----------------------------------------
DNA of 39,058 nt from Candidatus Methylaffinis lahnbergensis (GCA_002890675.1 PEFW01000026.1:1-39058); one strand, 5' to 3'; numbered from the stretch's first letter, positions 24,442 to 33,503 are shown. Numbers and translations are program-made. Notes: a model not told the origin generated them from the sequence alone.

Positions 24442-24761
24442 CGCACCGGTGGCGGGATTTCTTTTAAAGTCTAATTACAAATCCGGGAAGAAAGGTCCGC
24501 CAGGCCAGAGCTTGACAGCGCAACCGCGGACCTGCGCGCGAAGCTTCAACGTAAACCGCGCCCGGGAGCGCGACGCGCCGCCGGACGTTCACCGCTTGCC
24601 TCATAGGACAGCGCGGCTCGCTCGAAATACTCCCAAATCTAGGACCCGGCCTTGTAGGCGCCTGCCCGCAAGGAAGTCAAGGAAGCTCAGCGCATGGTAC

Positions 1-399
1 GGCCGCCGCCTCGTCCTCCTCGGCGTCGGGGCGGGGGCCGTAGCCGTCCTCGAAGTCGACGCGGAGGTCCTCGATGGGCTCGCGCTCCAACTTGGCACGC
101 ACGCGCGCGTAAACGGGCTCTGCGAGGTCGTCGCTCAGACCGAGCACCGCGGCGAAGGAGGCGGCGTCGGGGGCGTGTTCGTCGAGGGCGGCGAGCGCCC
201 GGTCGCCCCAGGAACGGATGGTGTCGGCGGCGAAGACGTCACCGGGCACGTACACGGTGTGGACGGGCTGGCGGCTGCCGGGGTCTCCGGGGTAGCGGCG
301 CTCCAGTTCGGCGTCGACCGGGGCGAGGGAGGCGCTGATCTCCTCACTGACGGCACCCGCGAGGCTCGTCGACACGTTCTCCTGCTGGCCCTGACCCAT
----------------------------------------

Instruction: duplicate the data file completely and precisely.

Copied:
DNA of 39,058 nt from Candidatus Methylaffinis lahnbergensis (GCA_002890675.1 PEFW01000026.1:1-39058); one strand, 5' to 3'; numbered from the stretch's first letter, positions 24,442 to 33,503 are shown. Numbers and translations are program-made. Notes: a model not told the origin generated them from the sequence alone.

Positions 24442-24761
24442 CGCACCGGTGGCGGGATTTCTTTTAAAGTCTAATTACAAATCCGGGAAGAAAGGTCCGC
24501 CAGGCCAGAGCTTGACAGCGCAACCGCGGACCTGCGCGCGAAGCTTCAACGTAAACCGCGCCCGGGAGCGCGACGCGCCGCCGGACGTTCACCGCTTGCC
24601 TCATAGGACAGCGCGGCTCGCTCGAAATACTCCCAAATCTAGGACCCGGCCTTGTAGGCGCCTGCCCGCAAGGAAGTCAAGGAAGCTCAGCGCATGGTAC

Positions 1-399
1 GGCCGCCGCCTCGTCCTCCTCGGCGTCGGGGCGGGGGCCGTAGCCGTCCTCGAAGTCGACGCGGAGGTCCTCGATGGGCTCGCGCTCCAACTTGGCACGC
101 ACGCGCGCGTAAACGGGCTCTGCGAGGTCGTCGCTCAGACCGAGCACCGCGGCGAAGGAGGCGGCGTCGGGGGCGTGTTCGTCGAGGGCGGCGAGCGCCC
201 GGTCGCCCCAGGAACGGATGGTGTCGGCGGCGAAGACGTCACCGGGCACGTACACGGTGTGGACGGGCTGGCGGCTGCCGGGGTCTCCGGGGTAGCGGCG
301 CTCCAGTTCGGCGTCGACCGGGGCGAGGGAGGCGCTGATCTCCTCACTGACGGCACCCGCGAGGCTCGTCGACACGTTCTCCTGCTGGCCCTGACCCAT